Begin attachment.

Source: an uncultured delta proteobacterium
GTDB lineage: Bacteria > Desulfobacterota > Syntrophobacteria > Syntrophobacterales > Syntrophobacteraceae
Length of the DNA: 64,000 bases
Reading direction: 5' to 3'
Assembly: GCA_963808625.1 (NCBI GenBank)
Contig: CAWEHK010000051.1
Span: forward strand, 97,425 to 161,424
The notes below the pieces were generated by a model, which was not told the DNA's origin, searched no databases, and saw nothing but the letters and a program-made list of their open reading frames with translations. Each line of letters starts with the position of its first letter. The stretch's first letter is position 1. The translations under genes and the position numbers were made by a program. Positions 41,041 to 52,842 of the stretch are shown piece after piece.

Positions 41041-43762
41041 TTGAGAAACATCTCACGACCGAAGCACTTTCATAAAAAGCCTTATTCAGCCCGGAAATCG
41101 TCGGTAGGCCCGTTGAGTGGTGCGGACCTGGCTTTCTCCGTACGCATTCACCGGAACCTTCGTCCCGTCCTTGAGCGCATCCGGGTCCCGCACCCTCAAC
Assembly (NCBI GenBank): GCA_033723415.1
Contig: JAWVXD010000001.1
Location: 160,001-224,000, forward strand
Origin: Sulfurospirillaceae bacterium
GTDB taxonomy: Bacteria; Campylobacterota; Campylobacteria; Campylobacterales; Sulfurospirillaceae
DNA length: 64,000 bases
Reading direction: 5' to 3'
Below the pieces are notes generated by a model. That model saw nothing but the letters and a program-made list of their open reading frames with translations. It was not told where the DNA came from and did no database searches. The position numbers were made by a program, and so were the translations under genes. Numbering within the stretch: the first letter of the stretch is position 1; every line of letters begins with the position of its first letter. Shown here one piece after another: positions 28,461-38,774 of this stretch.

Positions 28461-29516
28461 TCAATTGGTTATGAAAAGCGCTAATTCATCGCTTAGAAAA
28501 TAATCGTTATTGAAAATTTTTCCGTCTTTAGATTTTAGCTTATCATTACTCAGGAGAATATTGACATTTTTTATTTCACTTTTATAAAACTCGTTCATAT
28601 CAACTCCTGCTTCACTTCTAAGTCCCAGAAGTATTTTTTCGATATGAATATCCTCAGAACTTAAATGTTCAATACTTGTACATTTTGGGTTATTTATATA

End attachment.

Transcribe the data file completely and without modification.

Source: an uncultured delta proteobacterium
GTDB lineage: Bacteria > Desulfobacterota > Syntrophobacteria > Syntrophobacterales > Syntrophobacteraceae
Length of the DNA: 64,000 bases
Reading direction: 5' to 3'
Assembly: GCA_963808625.1 (NCBI GenBank)
Contig: CAWEHK010000051.1
Span: forward strand, 97,425 to 161,424
The notes below the pieces were generated by a model, which was not told the DNA's origin, searched no databases, and saw nothing but the letters and a program-made list of their open reading frames with translations. Each line of letters starts with the position of its first letter. The stretch's first letter is position 1. The translations under genes and the position numbers were made by a program. Positions 41,041 to 52,842 of the stretch are shown piece after piece.

Positions 41041-43762
41041 TTGAGAAACATCTCACGACCGAAGCACTTTCATAAAAAGCCTTATTCAGCCCGGAAATCG
41101 TCGGTAGGCCCGTTGAGTGGTGCGGACCTGGCTTTCTCCGTACGCATTCACCGGAACCTTCGTCCCGTCCTTGAGCGCATCCGGGTCCCGCACCCTCAAC
Assembly (NCBI GenBank): GCA_033723415.1
Contig: JAWVXD010000001.1
Location: 160,001-224,000, forward strand
Origin: Sulfurospirillaceae bacterium
GTDB taxonomy: Bacteria; Campylobacterota; Campylobacteria; Campylobacterales; Sulfurospirillaceae
DNA length: 64,000 bases
Reading direction: 5' to 3'
Below the pieces are notes generated by a model. That model saw nothing but the letters and a program-made list of their open reading frames with translations. It was not told where the DNA came from and did no database searches. The position numbers were made by a program, and so were the translations under genes. Numbering within the stretch: the first letter of the stretch is position 1; every line of letters begins with the position of its first letter. Shown here one piece after another: positions 28,461-38,774 of this stretch.

Positions 28461-29516
28461 TCAATTGGTTATGAAAAGCGCTAATTCATCGCTTAGAAAA
28501 TAATCGTTATTGAAAATTTTTCCGTCTTTAGATTTTAGCTTATCATTACTCAGGAGAATATTGACATTTTTTATTTCACTTTTATAAAACTCGTTCATAT
28601 CAACTCCTGCTTCACTTCTAAGTCCCAGAAGTATTTTTTCGATATGAATATCCTCAGAACTTAAATGTTCAATACTTGTACATTTTGGGTTATTTATATA